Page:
Kubernetes deployment dynamically builds and kills pods. As a result, we usually expose pods in Kubernetes via Service, which facilitates service discovery. In Kubernetes, the service works as a dispatcher for the pods and hence provides load balancing.

Upgrades and Rollbacks (section 5.5)
Marathon treats changes to application definitions as a deployment. Applications can be started, stopped, upgraded, or scaled via deployment.

Marathon also allows for rolling starts, which allows for the deployment of updated versions of the apps. Rolling back, on the other hand, is straightforward and usually necessitates the deployment of a new definition.

Kubernetes deployment allows for both upgrade and rollback. We can advise on the best Deployment approach to use when replacing old pods with new ones. Recreate and Rolling Update are two common tactics. In Kubernetes, the rollout history of a deployment is kept by default, making it simple to revert to a previous iteration.

5.6. Monitoring and logging
Mesos has a diagnostic tool that scans all cluster components and provides statistics on health and other parameters. The data may be accessed and aggregated using the APIs that are accessible.

We can capture a lot of this data with an external tool like Prometheus.

As resource metrics or whole metrics pipelines, Kubernetes publishes extensive information about various objects. On a Kubernetes cluster, it’s common to use an external tool like ELK or Prometheus+Grafana. These tools can ingest cluster metrics and display them in a much more user-friendly manner.

Storage (section 5.7)
For stateful applications, Mesos supports persistent local volumes. Only reserved resources can be used to construct persistent volumes. With certain limits, it can also handle external storage. Mesos now includes experimental support for the Container Storage Interface (CSI), a set of APIs that allows storage suppliers and container orchestration platforms to communicate with one other.

For stateful containers, Kubernetes provides a variety of persistent volumes. This covers iSCSI and NFS storage. It also supports external storage such as AWS and GCP. This idea is supported by Kubernetes’ Volume object, which comes in a number of forms, including CSI.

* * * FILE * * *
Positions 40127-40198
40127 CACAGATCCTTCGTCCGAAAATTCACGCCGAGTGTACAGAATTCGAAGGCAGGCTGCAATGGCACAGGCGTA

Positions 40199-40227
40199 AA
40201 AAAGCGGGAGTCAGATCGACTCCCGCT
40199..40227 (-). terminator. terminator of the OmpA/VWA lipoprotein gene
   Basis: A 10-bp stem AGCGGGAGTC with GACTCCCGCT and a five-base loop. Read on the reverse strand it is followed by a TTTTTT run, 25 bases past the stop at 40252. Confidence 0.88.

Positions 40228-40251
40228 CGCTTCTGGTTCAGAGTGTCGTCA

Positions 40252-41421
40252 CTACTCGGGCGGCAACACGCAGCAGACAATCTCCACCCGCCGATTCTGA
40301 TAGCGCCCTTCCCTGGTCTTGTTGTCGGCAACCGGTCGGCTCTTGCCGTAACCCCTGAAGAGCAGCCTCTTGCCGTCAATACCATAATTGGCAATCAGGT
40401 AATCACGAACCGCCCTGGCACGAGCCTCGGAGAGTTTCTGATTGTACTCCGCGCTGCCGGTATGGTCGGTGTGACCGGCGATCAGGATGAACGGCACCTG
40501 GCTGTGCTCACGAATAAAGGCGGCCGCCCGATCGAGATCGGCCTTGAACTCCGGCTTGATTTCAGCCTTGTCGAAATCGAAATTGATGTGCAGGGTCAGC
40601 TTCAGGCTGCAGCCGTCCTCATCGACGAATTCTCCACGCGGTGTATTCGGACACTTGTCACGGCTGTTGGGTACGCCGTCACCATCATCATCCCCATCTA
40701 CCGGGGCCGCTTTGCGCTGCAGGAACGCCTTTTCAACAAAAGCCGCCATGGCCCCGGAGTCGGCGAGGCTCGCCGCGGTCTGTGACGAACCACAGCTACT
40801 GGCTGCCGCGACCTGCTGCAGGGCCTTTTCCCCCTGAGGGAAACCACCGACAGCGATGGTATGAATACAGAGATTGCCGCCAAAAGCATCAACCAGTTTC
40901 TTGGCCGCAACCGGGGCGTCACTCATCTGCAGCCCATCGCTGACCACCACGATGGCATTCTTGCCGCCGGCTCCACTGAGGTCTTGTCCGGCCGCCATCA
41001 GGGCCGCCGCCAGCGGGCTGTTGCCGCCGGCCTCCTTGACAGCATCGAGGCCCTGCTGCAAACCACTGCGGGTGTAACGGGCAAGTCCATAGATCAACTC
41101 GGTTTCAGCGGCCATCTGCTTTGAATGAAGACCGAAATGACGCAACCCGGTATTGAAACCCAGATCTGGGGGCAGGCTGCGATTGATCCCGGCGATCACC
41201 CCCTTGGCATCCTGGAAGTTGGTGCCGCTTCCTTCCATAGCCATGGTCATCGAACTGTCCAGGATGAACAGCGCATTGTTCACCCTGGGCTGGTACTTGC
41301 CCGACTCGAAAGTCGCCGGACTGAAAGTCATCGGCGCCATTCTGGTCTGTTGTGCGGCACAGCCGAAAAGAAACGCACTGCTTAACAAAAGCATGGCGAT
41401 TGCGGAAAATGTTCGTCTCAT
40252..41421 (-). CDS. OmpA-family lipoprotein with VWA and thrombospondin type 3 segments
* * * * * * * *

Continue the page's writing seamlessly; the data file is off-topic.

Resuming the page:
5.8. Networking Mesos’ container runtime supports two forms of networking: IP-per-container and network-port-mapping. Mesos offers a standard interface for specifying and retrieving container networking information.

Marathon programs have the ability to define a network in either host or bridge mode.

Kubernetes networking assigns each pod a unique IP address. This eliminates the requirement for container ports to be mapped to the host port. It also specifies how these pods can communicate with one another across nodes. Network Plugins like Cilium and Contiv implement this in Kubernetes.

6. When Should You Use What?
Finally, we typically expect a clear verdict in comparison! However, declaring one technology superior to another isn’t totally accurate. Both Kubernetes and Mesos, as we’ve seen, are strong systems with very similar characteristics.

However, performance is a critical factor.

A Kubernetes cluster can have up to 5000 nodes, whereas a Marathon on Mesos cluster may have up to 10,000 agents. We won’t be working with such massive clusters in the majority of scenarios.

Finally, it comes down to the amount of freedom we have and the sorts of workloads we have. Kubernetes can be a faster answer if we’re starting from scratch and solely aim to employ containerized workloads. Mesos with Marathon, on the other hand, may be a preferable solution if we have current workloads that are a mix of containers and non-containers.

Additional Options
Although Kubernetes and Apache Mesos are strong, they are not the only solutions available. We have a number of potential options at our disposal. While we won’t go into depth about them, here are a few of them:

Docker Swarm is a clustering and scheduling solution for Docker containers that is open-source. It comes with a command-line tool for managing a Docker cluster. Unlike Kubernetes and Mesos, it is limited to Docker containers.

Nomad: HashiCorp’s Nomad is a versatile workload orchestrator for managing containerized and non-containerized applications. For deploying apps like Docker containers, Nomad offers declarative infrastructure-as-code.

OpenShift: Red Hat’s OpenShift is a container platform that is orchestrated and controlled by Kubernetes.

On top of what Kubernetes provides, OpenShift adds capabilities like an integrated image registry, a source-to-image build, and a native networking solution, to mention a few.

8. Final thoughts
To summarize, we explored containers and container orchestration systems in this lesson. Kubernetes and Apache Mesos, two of the most extensively used container orchestration solutions, were briefly discussed. We also compared these systems based on a number of characteristics. Finally, we looked at some of the different options available in this field.

Before we go any further, it’s important to remember that the point of a comparison like this is to present statistics and facts. This isn’t to say that one is superior than the others; it all depends on the application. As a result, we must consider the context of our situation when deciding the solution.